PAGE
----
When the Eagle had landed, he'd pick himself up and ski to the foot of the hill, then turn to the camera, lift his goggles and grin from ear to ear, looking at you through fogged-up, improbably thick glasses. He always came last by quite some distance. The crowd, the watching millions and the world's press loved him.
Where Eagles Dare
Edwards learned to ski on a school trip at the age of 13, but already had a history of daredevil antics. At the age of five, he was hit by a plank while playing on a building site and bit off his tongue (it was sewn back on). Then at 11 he needed 30 stitches in his face after trying to impress a girl by riding his bike off a three-foot ramp onto a gravel car park.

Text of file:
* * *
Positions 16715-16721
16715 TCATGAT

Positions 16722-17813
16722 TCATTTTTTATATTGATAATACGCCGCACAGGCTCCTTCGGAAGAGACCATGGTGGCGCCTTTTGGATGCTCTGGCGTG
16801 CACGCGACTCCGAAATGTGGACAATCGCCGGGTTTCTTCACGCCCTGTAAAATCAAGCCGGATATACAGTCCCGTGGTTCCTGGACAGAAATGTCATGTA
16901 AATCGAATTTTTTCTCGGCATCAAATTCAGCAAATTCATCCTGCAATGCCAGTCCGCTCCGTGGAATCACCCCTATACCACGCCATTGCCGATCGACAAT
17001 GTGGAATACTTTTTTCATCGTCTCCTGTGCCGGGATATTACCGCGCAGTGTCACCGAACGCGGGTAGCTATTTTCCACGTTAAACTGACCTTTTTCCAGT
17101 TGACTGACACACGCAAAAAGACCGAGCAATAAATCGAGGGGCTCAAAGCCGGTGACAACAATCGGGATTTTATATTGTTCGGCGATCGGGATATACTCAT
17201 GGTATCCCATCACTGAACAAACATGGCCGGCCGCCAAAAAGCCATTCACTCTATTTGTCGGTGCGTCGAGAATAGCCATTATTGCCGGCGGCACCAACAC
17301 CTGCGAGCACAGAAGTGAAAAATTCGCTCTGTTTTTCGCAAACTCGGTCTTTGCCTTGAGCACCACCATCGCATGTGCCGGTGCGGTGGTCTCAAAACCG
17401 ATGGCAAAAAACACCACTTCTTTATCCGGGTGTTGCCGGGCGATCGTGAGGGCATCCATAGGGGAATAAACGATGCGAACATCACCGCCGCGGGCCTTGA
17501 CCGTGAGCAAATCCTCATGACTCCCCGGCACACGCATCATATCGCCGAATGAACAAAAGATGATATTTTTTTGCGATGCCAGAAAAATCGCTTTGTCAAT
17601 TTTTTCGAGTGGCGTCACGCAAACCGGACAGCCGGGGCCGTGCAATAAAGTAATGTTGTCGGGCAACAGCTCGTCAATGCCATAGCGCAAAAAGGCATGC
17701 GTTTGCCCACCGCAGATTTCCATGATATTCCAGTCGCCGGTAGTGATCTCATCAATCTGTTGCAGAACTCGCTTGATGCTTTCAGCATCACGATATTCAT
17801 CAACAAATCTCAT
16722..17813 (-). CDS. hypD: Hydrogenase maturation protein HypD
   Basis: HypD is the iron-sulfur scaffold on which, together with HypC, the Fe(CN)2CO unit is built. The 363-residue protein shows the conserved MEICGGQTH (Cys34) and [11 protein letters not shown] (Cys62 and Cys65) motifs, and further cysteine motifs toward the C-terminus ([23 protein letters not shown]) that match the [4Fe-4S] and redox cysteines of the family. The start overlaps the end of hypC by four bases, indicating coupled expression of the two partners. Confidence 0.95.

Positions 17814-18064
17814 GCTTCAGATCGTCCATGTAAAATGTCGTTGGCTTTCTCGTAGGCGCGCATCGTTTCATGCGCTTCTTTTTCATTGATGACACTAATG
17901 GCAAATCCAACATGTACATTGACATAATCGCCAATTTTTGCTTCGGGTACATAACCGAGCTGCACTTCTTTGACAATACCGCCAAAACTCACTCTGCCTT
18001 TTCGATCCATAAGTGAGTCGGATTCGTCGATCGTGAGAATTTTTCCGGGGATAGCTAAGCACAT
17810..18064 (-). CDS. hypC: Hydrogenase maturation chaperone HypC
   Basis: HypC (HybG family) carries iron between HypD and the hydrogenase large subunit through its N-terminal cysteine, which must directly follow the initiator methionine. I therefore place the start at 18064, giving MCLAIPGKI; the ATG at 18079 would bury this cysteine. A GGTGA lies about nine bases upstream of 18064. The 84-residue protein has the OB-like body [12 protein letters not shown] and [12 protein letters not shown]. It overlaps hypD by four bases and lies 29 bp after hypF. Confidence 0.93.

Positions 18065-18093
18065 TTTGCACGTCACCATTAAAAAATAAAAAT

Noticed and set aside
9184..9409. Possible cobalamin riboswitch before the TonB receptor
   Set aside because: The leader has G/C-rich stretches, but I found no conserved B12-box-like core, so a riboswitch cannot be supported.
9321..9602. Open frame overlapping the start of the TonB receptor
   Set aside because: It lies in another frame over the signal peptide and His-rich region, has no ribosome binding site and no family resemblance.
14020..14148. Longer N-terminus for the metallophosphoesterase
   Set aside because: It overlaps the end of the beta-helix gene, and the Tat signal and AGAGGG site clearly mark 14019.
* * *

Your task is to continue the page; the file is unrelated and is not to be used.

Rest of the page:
He developed into a promising junior downhill and slalom skier. But on one occasion when the money ran out, Edwards decided to try the jumping discipline, making his first attempt at Lake Placid, just two years before Calgary. His borrowed boots were so large he wore six pairs of socks, and his cadged helmet was tied on with string. However, he very quickly graduated to the highest level: the 90-metre ramp. Aware there was no other British ski jumper, let alone a British team, he decided to aim high and joined the World Cup circuit. Having very little funding, he took a succession of odd jobs – babysitting, chopping wood and shovelling snow – to make ends meet. He lived on bread and jam, and dossed anywhere he could afford, including a spell at a Finnish mental hospital.